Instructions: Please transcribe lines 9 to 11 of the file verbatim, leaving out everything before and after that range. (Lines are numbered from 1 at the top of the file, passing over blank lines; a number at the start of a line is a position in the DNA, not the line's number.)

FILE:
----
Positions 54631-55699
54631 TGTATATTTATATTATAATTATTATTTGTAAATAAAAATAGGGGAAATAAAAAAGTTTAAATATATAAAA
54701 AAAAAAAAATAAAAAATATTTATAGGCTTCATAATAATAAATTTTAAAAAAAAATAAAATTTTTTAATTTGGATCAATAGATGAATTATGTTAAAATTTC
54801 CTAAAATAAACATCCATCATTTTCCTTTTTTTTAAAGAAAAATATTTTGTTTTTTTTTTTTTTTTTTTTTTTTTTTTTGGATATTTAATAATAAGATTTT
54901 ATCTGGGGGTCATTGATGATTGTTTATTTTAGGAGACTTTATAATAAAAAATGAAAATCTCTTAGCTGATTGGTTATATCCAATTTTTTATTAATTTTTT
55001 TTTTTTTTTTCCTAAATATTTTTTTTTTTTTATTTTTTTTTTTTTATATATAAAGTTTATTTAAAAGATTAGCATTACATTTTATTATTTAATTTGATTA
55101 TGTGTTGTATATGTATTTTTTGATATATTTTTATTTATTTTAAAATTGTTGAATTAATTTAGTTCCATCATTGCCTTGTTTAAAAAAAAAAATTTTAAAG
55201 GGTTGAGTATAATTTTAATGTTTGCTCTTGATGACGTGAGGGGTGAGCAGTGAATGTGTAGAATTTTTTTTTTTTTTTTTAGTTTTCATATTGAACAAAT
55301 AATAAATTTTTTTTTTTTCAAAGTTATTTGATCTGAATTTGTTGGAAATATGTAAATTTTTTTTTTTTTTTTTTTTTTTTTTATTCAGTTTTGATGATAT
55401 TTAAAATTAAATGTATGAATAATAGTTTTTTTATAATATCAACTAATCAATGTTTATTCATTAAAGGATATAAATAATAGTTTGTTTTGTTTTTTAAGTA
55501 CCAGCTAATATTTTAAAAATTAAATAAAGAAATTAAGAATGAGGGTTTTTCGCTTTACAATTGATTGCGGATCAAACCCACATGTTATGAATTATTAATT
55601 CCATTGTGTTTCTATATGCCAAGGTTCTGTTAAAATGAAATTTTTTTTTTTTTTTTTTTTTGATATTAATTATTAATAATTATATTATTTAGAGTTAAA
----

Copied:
55301 AATAAATTTTTTTTTTTTCAAAGTTATTTGATCTGAATTTGTTGGAAATATGTAAATTTTTTTTTTTTTTTTTTTTTTTTTTATTCAGTTTTGATGATAT
55401 TTAAAATTAAATGTATGAATAATAGTTTTTTTATAATATCAACTAATCAATGTTTATTCATTAAAGGATATAAATAATAGTTTGTTTTGTTTTTTAAGTA
55501 CCAGCTAATATTTTAAAAATTAAATAAAGAAATTAAGAATGAGGGTTTTTCGCTTTACAATTGATTGCGGATCAAACCCACATGTTATGAATTATTAATT